Many assume the ear, like some computer programs, interprets speech in fixed "windows" of time, perhaps digesting phonemes--the smallest unit of meaningful sound, like a single vowel or consonant--by listening to several windows in a row, then analyzing more windows to process a word. Others theorize a sequence of processors: a basic one that translates the raw signal into its auditory properties, another that turns those properties into phonemes, and a third that turns phonemes into words.
Nusbaum's research, however, suggests the mind leaps back and forth among these tasks. "We listen to a stream of speech in different ways at different times," he says, depending on our knowledge of who's talking and what's being said. If the talker is a stranger, we might unconsciously listen more to the separate parts of each word. If the speech is fast, we will distinguish consonants using different acoustic cues than when it's slow.
How we pay attention depends, too, on our native language. English generally uses pitch as an attribute of whole sentences, such as a rising tone to mark a question. In Chinese, though, pitch is intrinsic to each word--da, for instance, can mean big, hit, or dozen, depending on its tone. By comparing native English and Chinese speakers, Nusbaum and Lisa Lee, AM'89, PhD'93, have shown that Chinese speakers are less able to ignore pitch even when focusing on other sound cues, like consonants.
Most researchers believe these "listening strategies" are largely formed as early as age 1--by which time babies distinguish their native language's rhythms and phonology--or early adolescence, coordinated perhaps with brain developments that, once complete, also make new languages difficult to learn.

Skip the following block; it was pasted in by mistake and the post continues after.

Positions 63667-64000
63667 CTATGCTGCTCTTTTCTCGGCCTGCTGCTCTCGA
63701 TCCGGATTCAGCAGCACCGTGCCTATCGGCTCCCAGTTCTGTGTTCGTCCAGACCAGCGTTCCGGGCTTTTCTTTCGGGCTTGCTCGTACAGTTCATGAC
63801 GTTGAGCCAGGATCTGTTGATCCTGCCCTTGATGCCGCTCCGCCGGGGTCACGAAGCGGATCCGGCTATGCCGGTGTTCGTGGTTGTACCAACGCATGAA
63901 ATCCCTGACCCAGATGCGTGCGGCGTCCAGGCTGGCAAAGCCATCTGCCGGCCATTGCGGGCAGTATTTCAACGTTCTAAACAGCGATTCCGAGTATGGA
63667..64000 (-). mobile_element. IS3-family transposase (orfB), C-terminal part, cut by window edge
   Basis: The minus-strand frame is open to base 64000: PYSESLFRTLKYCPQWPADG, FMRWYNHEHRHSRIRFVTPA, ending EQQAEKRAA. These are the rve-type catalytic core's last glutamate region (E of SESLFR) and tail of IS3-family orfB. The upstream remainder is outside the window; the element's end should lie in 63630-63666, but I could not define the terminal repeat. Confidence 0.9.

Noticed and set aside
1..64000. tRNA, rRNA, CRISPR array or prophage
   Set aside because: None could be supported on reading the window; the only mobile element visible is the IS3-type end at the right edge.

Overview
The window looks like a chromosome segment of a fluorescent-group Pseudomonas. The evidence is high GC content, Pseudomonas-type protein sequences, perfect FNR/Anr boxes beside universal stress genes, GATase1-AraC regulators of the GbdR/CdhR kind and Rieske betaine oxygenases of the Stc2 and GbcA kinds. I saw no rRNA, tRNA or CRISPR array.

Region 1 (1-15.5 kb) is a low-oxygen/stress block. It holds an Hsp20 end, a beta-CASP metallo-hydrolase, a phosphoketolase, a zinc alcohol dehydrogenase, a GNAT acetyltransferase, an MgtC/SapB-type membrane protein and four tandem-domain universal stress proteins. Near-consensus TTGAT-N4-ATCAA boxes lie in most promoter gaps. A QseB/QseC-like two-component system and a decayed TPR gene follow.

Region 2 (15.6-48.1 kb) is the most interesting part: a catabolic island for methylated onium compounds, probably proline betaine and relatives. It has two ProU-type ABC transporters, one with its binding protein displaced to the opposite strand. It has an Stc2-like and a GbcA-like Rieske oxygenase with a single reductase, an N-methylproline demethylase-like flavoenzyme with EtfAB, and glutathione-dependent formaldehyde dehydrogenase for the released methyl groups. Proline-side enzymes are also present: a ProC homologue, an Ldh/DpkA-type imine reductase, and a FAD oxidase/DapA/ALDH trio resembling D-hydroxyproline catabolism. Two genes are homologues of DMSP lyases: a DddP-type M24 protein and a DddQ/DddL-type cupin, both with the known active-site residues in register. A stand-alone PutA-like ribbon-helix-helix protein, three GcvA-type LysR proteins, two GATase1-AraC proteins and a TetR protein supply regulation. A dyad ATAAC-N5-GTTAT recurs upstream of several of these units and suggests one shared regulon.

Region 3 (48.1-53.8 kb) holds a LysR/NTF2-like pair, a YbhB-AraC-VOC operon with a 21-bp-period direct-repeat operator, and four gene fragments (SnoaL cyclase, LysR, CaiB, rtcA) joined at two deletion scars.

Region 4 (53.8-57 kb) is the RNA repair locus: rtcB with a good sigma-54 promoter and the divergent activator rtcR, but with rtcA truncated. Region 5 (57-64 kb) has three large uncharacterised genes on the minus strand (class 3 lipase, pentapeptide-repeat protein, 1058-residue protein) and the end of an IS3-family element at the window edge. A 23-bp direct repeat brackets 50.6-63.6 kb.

Nusbaum disagrees. Along with the concept of shifting attention, lifelong learning, he thinks, is fundamental to speech perception. In an experiment conducted with graduate student Kate Baldwin, he capitalized on the finding that English speakers distinguish bah, dah, and gah not by their different initial sounds but by slight differences in the vowels. Nusbaum and Baldwin synthesized a sound with one syllable's opening and another's vowel, and instructed listeners that this hybrid sound actually represented the opening sound's syllable. Unconsciously, the subjects learned to hear the new acoustic cue.
Such listening strategies "may not be as well-entrenched" as those learned in infancy, says Nusbaum, "but the mechanism is exactly the same." Then why can't adults become fluent in a new language? Many do, Nusbaum points out. "Typically, they're in immersion situations"--like people who move to another country. The difficulty, he believes, comes when adults study a new language "piecemeal," continuing to speak and hear their native tongue.
In that case, he speculates, "the body of knowledge you have is in conflict with the new thing you're learning." The Chinese tonal distinction contradicts English rules about the meaning of tone; Zulu clicks, on the other hand, are easy to learn because they hold no meaning in English. Just which phonological conflicts affect second-language learning he will investigate in future research. As for the present, Nusbaum observes, he and his colleagues haven't "even scratched the surface" of language understanding. --A.C.
Written by Andrew Campbell.